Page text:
MoU With Rubicon To Accelerate Availability Of Four-Star BAP Shrimp
Approximately 285 shrimp farms in India and Thailand will be encouraged to attain Best Aquaculture Practices (BAP) certification as part of a memorandum of understanding (MoU) signed by the Global Aquaculture Alliance and Rubicon Resources in early February.
The MoU is intended to accelerate and grow the availability of four-star BAP shrimp. Four star denotes that a product originates from a BAP-certified processing plant, farm, hatchery and feed mill.
With guidance, training and support from GAA and Rubicon, 100 Indian farms and 185 Thai farms will enroll in GAA’s iBAP improvement program to make the enhancements necessary to apply for BAP certification. The Indian farms will apply for BAP certification as two groups of 50 farms, while the Thai farms will apply for BAP certification as four groups of 30 farms, with the remaining 65 through IOMs (integrated operating module). The MoU also includes one hatchery and one feed mill in India.
Upon enrolling in iBAP, the farms will have 12 months to attain BAP certification. In Thailand, the aim is for all 250 farms in the watershed that are being targeted will effectively form an active zonal management AIP (aquaculture improvement project) when completed.
“I believe the iBAP program is the perfect solution for certifying new farms and formerly active farms in Thailand that ceased shrimp production due to the EMS crisis. Farms in India are typically smaller, and those farms will benefit from the assistance provided by the program, especially farms that are part of a cooperative,” said Gregg Small, Rubicon’s VP of technical services and sustainability. “The structure of the iBAP program allows for a longer term of improvement while rewarding farmers for using best practices. It also provides for oversight and training of the smallest family farms at a reasonable cost. I expect this joint GAA-Rubicon initiative will attract more farms than our initial target for 2016. It will offer certification to the largest segment of farms that, because of their small size, have not had access to major international markets.”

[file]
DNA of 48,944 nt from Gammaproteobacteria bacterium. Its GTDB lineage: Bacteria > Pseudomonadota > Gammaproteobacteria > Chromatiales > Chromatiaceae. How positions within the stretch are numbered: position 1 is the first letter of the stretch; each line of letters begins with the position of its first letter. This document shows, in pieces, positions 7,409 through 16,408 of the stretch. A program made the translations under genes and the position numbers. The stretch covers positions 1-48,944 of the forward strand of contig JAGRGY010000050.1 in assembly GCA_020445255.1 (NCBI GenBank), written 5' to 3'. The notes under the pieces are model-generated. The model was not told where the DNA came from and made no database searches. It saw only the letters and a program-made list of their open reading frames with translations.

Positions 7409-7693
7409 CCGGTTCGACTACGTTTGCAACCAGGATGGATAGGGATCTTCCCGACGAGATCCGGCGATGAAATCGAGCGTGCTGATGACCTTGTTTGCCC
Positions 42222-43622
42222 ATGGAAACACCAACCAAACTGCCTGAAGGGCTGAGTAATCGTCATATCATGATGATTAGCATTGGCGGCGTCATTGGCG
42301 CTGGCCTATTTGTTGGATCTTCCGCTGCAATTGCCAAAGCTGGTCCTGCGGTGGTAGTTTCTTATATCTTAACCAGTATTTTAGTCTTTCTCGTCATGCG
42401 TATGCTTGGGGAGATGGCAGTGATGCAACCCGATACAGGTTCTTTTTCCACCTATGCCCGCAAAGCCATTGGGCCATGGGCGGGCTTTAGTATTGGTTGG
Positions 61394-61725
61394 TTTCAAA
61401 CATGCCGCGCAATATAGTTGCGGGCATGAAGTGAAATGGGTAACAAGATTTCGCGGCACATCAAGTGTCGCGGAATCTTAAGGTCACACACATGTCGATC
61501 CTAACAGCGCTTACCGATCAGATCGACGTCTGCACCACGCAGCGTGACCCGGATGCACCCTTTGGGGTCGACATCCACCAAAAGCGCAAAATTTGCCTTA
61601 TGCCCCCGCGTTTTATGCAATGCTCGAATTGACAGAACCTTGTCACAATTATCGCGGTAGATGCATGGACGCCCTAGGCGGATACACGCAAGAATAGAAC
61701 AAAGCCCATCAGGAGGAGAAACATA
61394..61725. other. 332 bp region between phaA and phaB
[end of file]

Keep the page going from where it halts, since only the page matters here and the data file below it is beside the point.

“In what has been a very busy few weeks for GAA, we are very excited to announce the combined project with Rubicon. Rubicon’s choice of using iBAP to organize and ready its farms, prior to full BAP certification, is a perfect example of how the industry is adapting to the bigger, better and more broad based solutions for literally hundreds of facilities,” said Peter Redmond, BAP’s VP of market development. “We applaud this effort and look forward to demonstrating true change on the water through iBAP and BAP certification.”
Facilities that enroll in iBAP agree to a step-by-step, deadline-driven plan. They can apply directly or through organizations acting on their behalf, such as a processor, supplier or buyer.
Since its launch in early 2015, 82 facilities worldwide have enrolled in iBAP. Of the 82 facilities, 35 have applied for BAP certification and 10 are BAP certified. Currently, there are 37 facilities enrolled in iBAP, representing nine countries (Brazil, China, Ecuador, Honduras, India, Mexico, Panama, Peru and Thailand) and three species (shrimp, tilapia and trout) as well as aquaculture feed.
The Global Aquaculture Alliance is an international, nonprofit trade association dedicated to advancing environmentally and socially responsible aquaculture. Through the development of its Best Aquaculture Practices certification standards, GAA has become the leading standards-setting organization for aquaculture seafood.
A division of the Global Aquaculture Alliance, Best Aquaculture Practices is an international certification program based on achievable, science-based and continuously improved performance standards for the entire aquaculture supply chain — farms, hatcheries, processing plants and feed mills — that assure healthful foods produced through environmentally and socially responsible means. BAP certification is based on independent audits that evaluate compliance with the BAP standards developed by the Global Aquaculture Alliance.